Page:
195 countries. 40,000 attendants. 12 days to achieve a goal: reaching a global deal to avoid a higher than 2 ºC warming by the end of century compared to the preindustrial era. These are the most relevant figures in the twenty-first Conference of the Parties, which started this monday in Paris.
The future of the planet and all its inhabitants can improve depending on the agreement resulting from the negotiations in Paris. Until Friday the 11th, the last day of the meeting, governments will try to reach an agreement to stop global warming and replace the Kyoto Protocol, which expires in 2020.
The COP21 gathers together in Le Bourget, just outside the French capital, political leaders, representatives of the private sector, NGOs, activist and civil society, and has the crucial task of closing a universal pact to reduce emissions of greenhouse emissions (GHG) and limit global warming.
Will COP21 make any difference?
Although only time will tell whether this Conference of the Parties went as expected, the fact is that experts say there are reasons to be more optimistic than in the past. The main difference from other summits is that in this COP21 almost every country come to negotiations with national plans for reducing emissions. That is, they all share a responsibility to combat climate change even though the commitments vary in each country.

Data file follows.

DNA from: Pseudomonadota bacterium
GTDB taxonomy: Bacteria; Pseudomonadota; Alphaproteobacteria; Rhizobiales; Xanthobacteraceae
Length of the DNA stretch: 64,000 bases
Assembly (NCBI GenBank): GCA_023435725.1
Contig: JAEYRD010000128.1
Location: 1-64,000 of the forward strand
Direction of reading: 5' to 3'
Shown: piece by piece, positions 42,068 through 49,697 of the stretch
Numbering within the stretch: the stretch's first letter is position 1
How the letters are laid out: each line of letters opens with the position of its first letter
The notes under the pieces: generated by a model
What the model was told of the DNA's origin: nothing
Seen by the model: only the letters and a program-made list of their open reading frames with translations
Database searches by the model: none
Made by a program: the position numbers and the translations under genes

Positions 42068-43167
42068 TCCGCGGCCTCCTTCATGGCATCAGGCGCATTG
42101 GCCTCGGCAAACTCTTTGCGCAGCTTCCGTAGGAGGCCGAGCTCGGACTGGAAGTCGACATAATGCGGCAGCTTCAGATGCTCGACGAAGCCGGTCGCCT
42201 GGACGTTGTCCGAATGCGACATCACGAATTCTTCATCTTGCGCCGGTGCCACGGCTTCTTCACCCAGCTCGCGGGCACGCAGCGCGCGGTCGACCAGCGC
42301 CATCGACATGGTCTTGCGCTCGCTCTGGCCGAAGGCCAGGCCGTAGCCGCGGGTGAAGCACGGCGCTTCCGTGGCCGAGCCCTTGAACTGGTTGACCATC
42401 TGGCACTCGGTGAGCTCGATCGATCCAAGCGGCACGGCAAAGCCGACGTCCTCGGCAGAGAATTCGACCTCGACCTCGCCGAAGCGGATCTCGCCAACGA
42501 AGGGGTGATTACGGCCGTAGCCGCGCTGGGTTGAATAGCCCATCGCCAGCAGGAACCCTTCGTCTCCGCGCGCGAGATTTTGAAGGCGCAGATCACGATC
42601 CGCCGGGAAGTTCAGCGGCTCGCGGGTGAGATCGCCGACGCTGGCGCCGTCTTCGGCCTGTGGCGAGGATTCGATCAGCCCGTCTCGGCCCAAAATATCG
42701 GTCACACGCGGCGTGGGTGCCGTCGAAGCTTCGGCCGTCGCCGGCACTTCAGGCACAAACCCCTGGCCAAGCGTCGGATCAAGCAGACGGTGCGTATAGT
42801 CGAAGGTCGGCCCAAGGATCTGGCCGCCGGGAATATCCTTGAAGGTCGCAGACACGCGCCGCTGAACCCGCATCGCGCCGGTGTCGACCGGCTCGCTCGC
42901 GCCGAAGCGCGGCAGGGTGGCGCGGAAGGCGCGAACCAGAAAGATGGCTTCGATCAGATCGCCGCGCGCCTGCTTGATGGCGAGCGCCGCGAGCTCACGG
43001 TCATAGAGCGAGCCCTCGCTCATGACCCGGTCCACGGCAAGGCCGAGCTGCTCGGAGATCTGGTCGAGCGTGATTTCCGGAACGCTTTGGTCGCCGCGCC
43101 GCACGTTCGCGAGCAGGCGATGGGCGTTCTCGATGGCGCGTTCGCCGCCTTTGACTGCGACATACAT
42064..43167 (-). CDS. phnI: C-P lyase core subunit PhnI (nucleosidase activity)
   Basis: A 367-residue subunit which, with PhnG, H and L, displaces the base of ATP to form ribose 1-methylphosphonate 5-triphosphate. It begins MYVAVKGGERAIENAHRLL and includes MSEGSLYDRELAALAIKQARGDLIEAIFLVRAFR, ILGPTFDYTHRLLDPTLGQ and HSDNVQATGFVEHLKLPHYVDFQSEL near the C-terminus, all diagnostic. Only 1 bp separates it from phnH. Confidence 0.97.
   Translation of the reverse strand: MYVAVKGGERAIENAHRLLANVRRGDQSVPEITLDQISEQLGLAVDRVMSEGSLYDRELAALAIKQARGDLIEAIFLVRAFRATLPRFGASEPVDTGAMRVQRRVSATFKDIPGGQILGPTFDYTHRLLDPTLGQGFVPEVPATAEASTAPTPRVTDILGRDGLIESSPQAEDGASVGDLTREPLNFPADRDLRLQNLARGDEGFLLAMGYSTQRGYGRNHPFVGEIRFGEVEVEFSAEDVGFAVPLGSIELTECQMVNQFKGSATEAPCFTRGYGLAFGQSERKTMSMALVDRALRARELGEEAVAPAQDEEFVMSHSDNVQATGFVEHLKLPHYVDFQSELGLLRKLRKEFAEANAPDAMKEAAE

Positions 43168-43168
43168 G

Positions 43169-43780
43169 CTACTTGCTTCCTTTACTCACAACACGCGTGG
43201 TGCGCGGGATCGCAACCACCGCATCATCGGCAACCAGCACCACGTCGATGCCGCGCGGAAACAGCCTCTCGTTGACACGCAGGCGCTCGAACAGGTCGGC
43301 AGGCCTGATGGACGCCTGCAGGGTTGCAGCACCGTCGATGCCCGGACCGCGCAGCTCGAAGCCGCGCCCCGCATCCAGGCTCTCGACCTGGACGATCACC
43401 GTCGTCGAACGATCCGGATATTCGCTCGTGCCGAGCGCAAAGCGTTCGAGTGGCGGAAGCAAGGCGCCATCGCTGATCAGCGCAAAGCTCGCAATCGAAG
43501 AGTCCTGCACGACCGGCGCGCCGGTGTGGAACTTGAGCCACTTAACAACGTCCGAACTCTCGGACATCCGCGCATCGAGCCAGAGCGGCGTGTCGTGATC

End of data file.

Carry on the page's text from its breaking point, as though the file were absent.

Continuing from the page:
It is not the first time that expectations are very high. During COP15 in Copenhagen experts thought that an agreement that would compromise all countries was close, but no deal was reached and it was the first big disappointment. This time, all countries have involved showing their concerns in the final draft that is being negotiated during the Paris summit.
Do all the countries have the same importance at COP21?
The responsibilities on climate change are common but differentiated. Out of the 195 countries participating in the summit -the European Union represents its 28 countries-, the spotlight always focuses on those with greater economic, political and industrial weight.
First, China's role is critical as they are first emitter of greenhouse gases and are exposed to climate risks (particularly floods). For this reason, Beijing has been one of the most active agents in promoting a global agreement, but with conditions: they agree to revisit alliances before 2020, the year when measures entry into force, but they won't subscribe upward revisions every five years.
For its part, the United States (second largest emitter) has a great dilemma. Obama has shown a willingness to adapt environmental measures (plan to reduce emissions of coal power plants, opposition to the proposed giant pipeline between the United States and Canada) but has not yet found a way of compromising national economic objectives as he faces a congress of Republican majority.
At the other end of the scale we found the most disadvantaged countries and small island nations, among others. Historically, these poor nations also suffer pollution from greenhouse gases and are more damaged by the effects of climate change as they are more vulnerable. Lack of infrastructure,
inability to respond to emergencies, vulnerable to natural phenomena ... To overcome these disadvantages, the UN has proposed a periodic financial to promote the best possible adaptation of these countries in the future.
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